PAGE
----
How to Turn Your Trunk Into a COVID-19 Emergency Home Kit
Social distance. Wash your hands. Slow the spread. Flatten the curve. At this stage in the COVID-19 pandemic, we’re all pretty well aware of the sacrifices it takes to prevent the novel Coronavirus from entering our homes. But not everyone is as adequately prepared to handle an emergency situation should they (or their family members) actually contract the virus. Since the majority of COVID-19 cases do not require hospitalization, and since all but the most critical cases are often sent home anyway, chances are you and/or your family would need to recover in complete isolation under your own roof. And from the time your exposure or diagnosis is confirmed—or even suspected—you really have no time to waste.
According to sources like the Wall Street Journal, having a well-stocked COVID-19 emergency home kit is one of the best ways you can prepare to recover at home while also keeping everyone else in the household safe. If you contract the virus, you should expect to be in total isolation (preferably in a separate room with a separate bathroom, if possible) for at least two weeks. Having a COVID-19 emergency home kit on hand may be your best chance at clearing your home of the virus as quickly and as safely as possible.
Choose the Right Container
The first step in putting together a COVID-19 emergency home kit is choosing the right container to hold everything. It needs to be spacious enough to hold all necessary supplies, but also compact enough to store away for emergencies. Simply having the right supplies on hand is little help if they are scattered in various corners, closets, and pantries. If you don’t have a designated physical container to keep them in, it becomes extremely difficult to keep track of what you have, what you’ve already used, and what you would still need in a true emergency situation. With something as serious as COVID-19, emergencies can come quickly and unexpectedly. If you’re ever required to immediately self-quarantine, you won’t have time to dig through various stashes of items throughout the house. And you won’t want to put your loved ones at risk by doing so either.
A quality and spacious trunk, such as the American-made Rhino Armor Trundle Trunk™, is an ideal container for a COVID-19 emergency home kit. The trundle trunk is designed to be easily stored out of sight—such as under a bed—so you can ensure the items in your kit are saved specifically for emergencies and not on-hand for daily use. Hand-crafted from the highest quality components and materials, the Rhino Armor Trundle Trunk™ has a waterproof, dent-proof, and scratch-resistant exterior with a Baltic Birch hardwood plywood frame. Tough as a Rhino and strong enough to stand on, it is ruggedly built and made to last through whatever the pandemic throws its way.
Pack the Essentials
When packing the essentials, think of the personal items you would have needed for a two-week trip before the pandemic hit, such as regular prescription medications (if you’re able to get a small advance supply), a toothbrush, toothpaste, shampoo, and soap. Then focus on what you would need in isolation to fight the virus itself, while also protecting everyone else: cough drops, over the counter cold medicines (such as acetaminophen), saline nasal spray, a thermometer, a pulse oximeter (with batteries), toilet paper, tissues, paper towels, cleaning supplies (with bleach), face masks, gloves, hand sanitizer, disinfecting wipes and sprays, laundry detergent, and even glasses (or safety glasses). The goal here is to have as much of this stocked up in one place as possible to help recovery while also greatly reducing the amount of contact a sick person would need to have with a healthy one.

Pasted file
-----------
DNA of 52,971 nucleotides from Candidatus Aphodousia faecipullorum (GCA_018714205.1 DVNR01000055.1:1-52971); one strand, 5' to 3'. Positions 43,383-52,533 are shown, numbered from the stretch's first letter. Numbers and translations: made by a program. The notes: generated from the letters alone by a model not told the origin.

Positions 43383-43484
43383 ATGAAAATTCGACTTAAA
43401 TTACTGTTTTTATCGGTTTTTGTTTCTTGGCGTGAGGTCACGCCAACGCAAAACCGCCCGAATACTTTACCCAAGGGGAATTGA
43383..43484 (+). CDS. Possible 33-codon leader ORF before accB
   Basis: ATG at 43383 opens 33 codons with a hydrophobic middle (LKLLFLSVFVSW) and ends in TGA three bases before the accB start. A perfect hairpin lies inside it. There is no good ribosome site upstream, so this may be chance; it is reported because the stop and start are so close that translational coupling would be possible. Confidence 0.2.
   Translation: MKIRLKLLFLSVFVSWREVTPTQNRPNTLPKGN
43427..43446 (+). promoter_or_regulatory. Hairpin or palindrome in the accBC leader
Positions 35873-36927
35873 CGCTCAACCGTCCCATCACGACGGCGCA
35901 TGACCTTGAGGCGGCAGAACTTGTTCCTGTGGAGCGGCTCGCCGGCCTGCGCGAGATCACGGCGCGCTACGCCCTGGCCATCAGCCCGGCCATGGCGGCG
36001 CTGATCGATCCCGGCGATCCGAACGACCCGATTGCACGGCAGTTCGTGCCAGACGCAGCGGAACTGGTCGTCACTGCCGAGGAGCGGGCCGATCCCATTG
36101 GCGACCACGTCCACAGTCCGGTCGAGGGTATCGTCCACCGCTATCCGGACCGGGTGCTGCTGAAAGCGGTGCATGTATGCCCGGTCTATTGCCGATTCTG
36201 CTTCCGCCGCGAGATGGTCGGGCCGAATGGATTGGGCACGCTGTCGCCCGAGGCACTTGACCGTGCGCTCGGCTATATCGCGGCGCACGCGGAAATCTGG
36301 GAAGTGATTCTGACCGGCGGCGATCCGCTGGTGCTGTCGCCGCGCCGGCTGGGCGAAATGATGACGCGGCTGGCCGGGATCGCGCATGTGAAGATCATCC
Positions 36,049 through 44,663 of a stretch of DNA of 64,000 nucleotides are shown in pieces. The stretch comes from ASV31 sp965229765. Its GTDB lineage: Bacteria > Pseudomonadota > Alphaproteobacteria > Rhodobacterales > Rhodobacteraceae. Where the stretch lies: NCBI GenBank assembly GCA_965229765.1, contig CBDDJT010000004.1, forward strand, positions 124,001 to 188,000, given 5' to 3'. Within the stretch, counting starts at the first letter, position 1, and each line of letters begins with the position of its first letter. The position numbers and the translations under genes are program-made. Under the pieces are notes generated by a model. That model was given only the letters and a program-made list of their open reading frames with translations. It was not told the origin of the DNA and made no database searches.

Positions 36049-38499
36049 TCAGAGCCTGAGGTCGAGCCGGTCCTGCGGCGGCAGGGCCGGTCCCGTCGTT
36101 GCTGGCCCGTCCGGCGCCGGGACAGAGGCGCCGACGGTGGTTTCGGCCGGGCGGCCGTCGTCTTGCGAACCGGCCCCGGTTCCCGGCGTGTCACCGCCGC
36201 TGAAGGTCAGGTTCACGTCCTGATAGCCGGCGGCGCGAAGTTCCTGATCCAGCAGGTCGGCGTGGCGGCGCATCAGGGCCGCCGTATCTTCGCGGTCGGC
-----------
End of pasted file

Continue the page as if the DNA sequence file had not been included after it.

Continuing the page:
Stock Up On Non-Perishables
A spacious storage trunk can fit a wide assortment of items, which you would certainly need for multiple weeks of isolation. Think of food and drink items that will keep unrefrigerated for a longer length of time, to cut down on the trips any caretakers would need to make to your room. Chicken noodle soup, protein bars, granola bars, freeze-dried fruit, crackers, and honey are all nutrient-dense options that keep well for a period of time. Bottled water, tea, and electrolyte-replacement drinks are also important, as ill patients need plenty of fluids to recover. And don’t forget daily multi-vitamins and vitamin C tablets, which give your immune system a boost. Be sure that anyone who does enter the room to care for you wears a mask and gloves at all times, and keep all visits brief.
Protect Your Sanity
Caring for your mental health is just as important as your physical health, and you’ll never find that more true than in extended periods of isolation. Think of hobbies and low-key activities you enjoy that help keep you entertained and relaxed, such as books and magazines, TV shows and movies, cards, puzzles, knitting, etc. Shop around for some new experiences you can pack away and actually look forward to, such as a few movies you haven’t seen yet, some books you’ve always wanted to read, courses for a language you’ve been wanting to learn, etc. That way, if an emergency hits and you’re stuck in a room by yourself, you’ll still be able to experience new things that make you happy. And don’t forget to pack away extra chargers, batteries, and adapters for any devices you’ll be using regularly.
Give Yourself Peace of Mind
Not much is comforting in a pandemic. But knowing that you’re prepared to fight this virus and protect your loved ones can instantly put your mind at ease. The best case scenario would be that you never need your kit and can easily unpack or update it on the other side of this pandemic. But as long as we’re still on this side, it’s best to be prepared for any scenario—even the worst.